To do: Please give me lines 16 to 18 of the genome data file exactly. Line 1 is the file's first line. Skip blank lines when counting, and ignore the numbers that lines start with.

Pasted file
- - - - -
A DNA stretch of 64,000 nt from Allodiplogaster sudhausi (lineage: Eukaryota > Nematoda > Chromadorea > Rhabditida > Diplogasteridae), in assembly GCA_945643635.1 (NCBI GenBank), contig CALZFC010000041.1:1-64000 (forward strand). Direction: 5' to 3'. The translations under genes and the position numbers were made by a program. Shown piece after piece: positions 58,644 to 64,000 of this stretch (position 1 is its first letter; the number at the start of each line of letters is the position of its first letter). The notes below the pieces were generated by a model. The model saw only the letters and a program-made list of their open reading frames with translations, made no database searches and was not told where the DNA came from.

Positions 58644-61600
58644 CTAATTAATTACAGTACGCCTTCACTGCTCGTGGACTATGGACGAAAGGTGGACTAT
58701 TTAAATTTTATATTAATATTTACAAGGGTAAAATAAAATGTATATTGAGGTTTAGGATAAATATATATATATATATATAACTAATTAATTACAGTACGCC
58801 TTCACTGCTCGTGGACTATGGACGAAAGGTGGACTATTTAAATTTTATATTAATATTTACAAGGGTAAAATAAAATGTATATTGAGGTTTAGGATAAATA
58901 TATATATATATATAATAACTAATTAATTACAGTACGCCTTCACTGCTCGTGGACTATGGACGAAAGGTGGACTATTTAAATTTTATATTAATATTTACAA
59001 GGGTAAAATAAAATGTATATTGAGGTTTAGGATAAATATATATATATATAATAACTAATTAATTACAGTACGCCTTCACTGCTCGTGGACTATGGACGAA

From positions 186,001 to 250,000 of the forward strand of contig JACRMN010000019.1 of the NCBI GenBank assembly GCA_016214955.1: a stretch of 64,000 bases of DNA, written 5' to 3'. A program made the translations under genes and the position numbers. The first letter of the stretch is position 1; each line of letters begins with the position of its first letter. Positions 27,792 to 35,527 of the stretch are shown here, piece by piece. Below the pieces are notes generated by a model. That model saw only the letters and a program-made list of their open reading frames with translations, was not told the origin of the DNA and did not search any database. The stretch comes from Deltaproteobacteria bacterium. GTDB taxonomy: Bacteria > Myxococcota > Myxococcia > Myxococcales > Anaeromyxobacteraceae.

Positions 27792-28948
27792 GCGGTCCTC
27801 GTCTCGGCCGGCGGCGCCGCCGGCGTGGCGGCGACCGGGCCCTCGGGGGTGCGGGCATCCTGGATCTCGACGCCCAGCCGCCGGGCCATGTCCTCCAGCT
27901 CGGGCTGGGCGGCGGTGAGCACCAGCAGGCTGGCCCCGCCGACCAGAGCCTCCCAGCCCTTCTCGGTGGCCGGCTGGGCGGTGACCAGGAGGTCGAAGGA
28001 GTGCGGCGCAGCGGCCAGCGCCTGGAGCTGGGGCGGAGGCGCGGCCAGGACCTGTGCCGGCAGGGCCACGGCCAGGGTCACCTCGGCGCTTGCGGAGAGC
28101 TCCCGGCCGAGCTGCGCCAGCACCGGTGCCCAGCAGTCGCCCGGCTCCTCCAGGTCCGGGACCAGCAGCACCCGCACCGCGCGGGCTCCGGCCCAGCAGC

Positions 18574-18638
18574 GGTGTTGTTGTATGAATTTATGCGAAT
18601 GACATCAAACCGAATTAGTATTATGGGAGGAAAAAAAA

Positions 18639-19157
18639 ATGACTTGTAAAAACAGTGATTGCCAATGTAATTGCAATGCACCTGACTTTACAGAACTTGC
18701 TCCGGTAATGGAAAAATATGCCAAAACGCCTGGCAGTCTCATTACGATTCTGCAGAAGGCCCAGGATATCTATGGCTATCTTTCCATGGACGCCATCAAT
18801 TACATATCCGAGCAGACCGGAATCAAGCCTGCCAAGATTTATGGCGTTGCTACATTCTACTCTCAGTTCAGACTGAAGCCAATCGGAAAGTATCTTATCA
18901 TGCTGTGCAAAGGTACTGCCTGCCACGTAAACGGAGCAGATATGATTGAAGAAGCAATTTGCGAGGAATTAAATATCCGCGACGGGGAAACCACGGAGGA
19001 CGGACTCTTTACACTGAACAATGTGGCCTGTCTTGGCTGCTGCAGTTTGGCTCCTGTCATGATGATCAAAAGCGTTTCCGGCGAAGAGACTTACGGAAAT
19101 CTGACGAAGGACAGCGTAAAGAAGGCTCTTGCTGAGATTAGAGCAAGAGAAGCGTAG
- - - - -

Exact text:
18574 GGTGTTGTTGTATGAATTTATGCGAAT
18601 GACATCAAACCGAATTAGTATTATGGGAGGAAAAAAAA

Positions 18639-19157